I’ve been having numerous conversations about how there is no substitute for face-to-face communication. And I understand this – we’ve been using the medium of the face-to-face for a lot longer than we’ve been using any other form of communication. We can see and sense each other in physical real-time 3D, and have all those rich qualities engaged. Yet face-to-face is not always possible, practicable or affordable – for business and personal – in our globalised world. So what to do?
I’ve been musing on the multi-layered approaches that communications mediums now offer us. The different types of relationships this means and enables, particularly in what is now called the ‘social’ environment. So we have social media, social networking, social business, social CRM, social marketing, the list goes on. They all mean different things to different people. What does this really mean as a movement?
To me it speaks of the changing nature of relationships and their potential beyond the borders and reach of the face-to-face. There is only so much time and ability to always connect in the face-to-face. Yet individuals and organisations collectively can do so much more in the virtual realm. It’s not a substitute for face-to-face – it’s a value-add or it's a new dimension, and can keep relationships going on many different levels. Levels that we have not seen before. Some might think these are not ‘real’ relationships in the way we have traditionally thought of them. Many of us are not comfortable with this.
Face-to-face communication has been around as long as humans have been on the planet. It’s ancient. The newer forms enabled by the web have been around for what, just over 10 years? And only in the last few years has this last round of ‘social’ communication become mainstream – it’s no longer a case of ‘if’, it’s now ‘when’ will you dip your toe in the waters of these mediums – both the shallows and the depths.
It's opened up the potential to go beyond the physical. Some people I connect with online, e.g. via Twitter, I may rarely or never meet in person. Yet this does not dis-count the value of the connection. I now have the opportunity to share knowledge, find out what they are working on and how this relates to my interests. And I can be selective about who I do and don’t follow, just as I am in face-to-face life.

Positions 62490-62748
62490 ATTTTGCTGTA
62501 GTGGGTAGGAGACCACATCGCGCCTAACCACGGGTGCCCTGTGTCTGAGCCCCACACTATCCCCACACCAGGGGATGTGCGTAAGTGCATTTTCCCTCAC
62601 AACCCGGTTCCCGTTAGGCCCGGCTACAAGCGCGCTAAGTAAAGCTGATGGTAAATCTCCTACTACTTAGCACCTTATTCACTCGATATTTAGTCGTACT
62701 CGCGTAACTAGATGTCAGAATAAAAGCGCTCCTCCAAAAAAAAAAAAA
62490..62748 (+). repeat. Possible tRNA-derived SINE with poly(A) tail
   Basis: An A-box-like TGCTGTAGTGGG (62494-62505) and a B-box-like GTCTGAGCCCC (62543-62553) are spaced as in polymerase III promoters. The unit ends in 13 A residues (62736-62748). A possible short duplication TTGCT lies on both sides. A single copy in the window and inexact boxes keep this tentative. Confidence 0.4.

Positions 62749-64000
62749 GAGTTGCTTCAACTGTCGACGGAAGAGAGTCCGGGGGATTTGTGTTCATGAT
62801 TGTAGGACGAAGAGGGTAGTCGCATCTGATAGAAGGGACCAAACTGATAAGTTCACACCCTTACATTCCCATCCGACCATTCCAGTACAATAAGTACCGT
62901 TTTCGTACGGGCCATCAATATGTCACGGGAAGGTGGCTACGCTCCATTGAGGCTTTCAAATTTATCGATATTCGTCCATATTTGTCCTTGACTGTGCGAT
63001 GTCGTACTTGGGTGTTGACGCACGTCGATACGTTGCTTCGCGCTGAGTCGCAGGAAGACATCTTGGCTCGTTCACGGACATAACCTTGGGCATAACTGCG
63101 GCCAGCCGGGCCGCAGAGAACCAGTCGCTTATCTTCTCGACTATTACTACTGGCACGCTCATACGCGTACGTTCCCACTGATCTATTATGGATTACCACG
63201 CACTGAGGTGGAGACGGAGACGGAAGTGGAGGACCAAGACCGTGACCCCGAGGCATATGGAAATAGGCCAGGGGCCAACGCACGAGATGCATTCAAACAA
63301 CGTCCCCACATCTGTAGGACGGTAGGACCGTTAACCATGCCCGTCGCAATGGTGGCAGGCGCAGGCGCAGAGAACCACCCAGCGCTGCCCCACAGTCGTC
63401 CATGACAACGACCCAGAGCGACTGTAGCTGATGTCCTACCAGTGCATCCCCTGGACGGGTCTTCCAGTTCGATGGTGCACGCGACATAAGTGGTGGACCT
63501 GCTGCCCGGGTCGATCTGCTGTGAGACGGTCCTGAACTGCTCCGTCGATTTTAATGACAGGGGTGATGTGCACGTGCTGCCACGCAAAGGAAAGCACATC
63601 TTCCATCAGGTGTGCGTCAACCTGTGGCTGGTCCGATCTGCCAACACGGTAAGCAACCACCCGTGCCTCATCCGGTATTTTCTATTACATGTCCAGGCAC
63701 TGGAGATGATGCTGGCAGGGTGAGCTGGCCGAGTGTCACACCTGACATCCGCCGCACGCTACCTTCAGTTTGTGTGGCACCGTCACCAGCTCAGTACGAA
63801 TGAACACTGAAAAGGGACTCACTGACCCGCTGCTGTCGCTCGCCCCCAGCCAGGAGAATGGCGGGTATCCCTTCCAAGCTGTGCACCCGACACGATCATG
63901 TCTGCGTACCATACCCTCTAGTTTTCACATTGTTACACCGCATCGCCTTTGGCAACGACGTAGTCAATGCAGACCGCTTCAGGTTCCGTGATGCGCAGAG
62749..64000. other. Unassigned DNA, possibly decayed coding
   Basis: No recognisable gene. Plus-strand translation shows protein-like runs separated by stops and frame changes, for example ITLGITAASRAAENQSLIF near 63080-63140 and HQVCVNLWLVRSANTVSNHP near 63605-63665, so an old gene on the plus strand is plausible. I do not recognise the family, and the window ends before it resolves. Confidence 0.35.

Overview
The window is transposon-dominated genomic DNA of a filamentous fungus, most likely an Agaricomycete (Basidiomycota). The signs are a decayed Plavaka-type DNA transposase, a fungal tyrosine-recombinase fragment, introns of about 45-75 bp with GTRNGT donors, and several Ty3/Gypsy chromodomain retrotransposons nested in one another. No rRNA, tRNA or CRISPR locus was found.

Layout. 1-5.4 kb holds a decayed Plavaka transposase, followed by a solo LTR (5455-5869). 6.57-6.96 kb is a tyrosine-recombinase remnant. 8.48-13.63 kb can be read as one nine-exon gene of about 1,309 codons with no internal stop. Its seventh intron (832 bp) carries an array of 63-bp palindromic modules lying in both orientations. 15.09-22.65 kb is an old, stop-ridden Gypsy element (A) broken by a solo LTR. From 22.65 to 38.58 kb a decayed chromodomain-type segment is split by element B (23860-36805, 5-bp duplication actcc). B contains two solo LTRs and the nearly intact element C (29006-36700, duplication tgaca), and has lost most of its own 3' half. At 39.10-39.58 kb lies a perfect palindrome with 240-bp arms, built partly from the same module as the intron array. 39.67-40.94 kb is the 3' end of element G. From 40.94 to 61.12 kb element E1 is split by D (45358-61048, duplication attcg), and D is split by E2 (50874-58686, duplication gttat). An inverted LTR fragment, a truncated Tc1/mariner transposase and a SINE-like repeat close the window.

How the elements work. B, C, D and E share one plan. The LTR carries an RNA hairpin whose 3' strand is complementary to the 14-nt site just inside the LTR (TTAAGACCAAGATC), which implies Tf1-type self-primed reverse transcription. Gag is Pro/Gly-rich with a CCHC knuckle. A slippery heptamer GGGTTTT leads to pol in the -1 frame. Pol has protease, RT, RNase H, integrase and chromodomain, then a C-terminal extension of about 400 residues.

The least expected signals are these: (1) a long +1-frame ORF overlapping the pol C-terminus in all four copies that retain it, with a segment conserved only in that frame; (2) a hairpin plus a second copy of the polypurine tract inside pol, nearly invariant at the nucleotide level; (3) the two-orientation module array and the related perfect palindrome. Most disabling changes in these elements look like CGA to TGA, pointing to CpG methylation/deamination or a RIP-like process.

I believe people and organisations will become better at using and managing these, and bring their human face-to-face behaviours into the virtual. It’s already happening, it’s all part of how we keep our relationships connected – and that can be business-to-consumer as well as consumer-to-consumer, manager-to-team, colleague-to-colleague and friend-to-friend. They happen on many different levels, when face-to-face is not a viable option. Or to introduce a new dimension that can be useful and meaningful to whatever it is. The guiding principle is to participate as if we were face-to-face – and keep it real.
So as a ‘consumer’, I can feel connected to a brand that makes the products I need and like, and can even participate in co-creation. Much has been said of Lego in this regard, where you can design your own Lego kit, and have it made up for you and share with other enthusiasts; or even the well-known Old Spice example
where the Old Spice guy (and of course his team) made real-time customised video messages upon request via Twitter and YouTube. The success of these kinds of approaches is that on some level, a real connection is made. Even if it is kind of transient and for fun (or to build an authentic brand connection).
We are social creatures and how we relate to each other is what drives us (and the organisation) forwards (or backwards, depending on the constructiveness of the relationship). Best that we all understand how to use it ‘for good’ in our multi-dimensional world. That goes for face-to-face as well as virtual. And that we keep our web of relationships connected using whatever medium makes sense for us and ‘fit for purpose’.